Background: It is believed that cancer of the breast is more difficult to diagnose in young women and it has long been disputed whether breast cancer occurring in women aged 40 years is more aggressive than that occurring later in life. A number of reports in the literature suggest that the disease is of similar aggressiveness in the young patients and older age groups, while other reports suggest that it is more aggressive and carries a higher mortality in young women.
Methods: To address these aspects of breast cancer we have undertaken a review of the cases treated at The Strathfield Breast Centre between 1989 and 1996 and compared the disease in the young and old groups with particular reference to the modes of diagnosis, the pathological staging and types of tumour and the outcomes of treatment.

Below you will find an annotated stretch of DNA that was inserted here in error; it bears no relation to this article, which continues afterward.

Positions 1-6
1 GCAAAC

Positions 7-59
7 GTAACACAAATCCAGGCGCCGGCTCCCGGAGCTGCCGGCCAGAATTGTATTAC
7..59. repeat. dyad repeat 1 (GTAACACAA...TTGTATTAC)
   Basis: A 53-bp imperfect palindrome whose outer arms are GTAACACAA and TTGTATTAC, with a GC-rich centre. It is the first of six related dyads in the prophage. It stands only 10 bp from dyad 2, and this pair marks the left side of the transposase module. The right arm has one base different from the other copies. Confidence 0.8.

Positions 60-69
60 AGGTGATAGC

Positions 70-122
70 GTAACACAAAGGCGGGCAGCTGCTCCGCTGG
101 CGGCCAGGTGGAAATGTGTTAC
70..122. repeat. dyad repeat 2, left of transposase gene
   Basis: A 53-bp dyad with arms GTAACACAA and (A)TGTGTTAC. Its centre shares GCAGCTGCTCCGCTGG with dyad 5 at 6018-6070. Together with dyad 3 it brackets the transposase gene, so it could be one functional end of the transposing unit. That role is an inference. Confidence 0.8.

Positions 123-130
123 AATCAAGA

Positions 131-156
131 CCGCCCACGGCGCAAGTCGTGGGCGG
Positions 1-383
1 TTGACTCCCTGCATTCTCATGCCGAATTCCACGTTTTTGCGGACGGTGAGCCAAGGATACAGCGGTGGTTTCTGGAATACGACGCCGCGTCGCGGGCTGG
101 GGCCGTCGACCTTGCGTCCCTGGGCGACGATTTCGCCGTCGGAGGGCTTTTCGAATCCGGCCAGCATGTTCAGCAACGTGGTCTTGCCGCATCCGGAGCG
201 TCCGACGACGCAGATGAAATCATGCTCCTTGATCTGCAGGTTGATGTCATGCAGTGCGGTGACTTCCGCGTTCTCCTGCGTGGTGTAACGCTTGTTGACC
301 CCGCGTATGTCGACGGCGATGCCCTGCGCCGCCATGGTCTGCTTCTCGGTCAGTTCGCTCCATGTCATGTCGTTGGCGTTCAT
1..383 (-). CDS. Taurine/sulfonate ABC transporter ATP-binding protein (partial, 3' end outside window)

Results: The accuracy of ultrasound and fine needle aspiration biopsy were similar in both groups, but the false negative rate of mammography in the young patients was 15% or 50% greater than that which was observed in the older patients. The incidence of histopathological type, bilaterality, size of lesion and receptor positivity were the same in both groups. In the young group, 40% had Grade 3 tumours compared with 27% in the older group. Nineteen per cent of young patients had 4 or more lymph nodes involved while only 10% of the older patients had similar lymph node involvement. Overall 5-year survival was 79% in the older patients compared with 90% in the young patients.
Conclusions: The spectrum of disease is similar in both the young and older patient and the prognosis is no worse for the young group but mammography is less effective in the diagnosis of the young patient.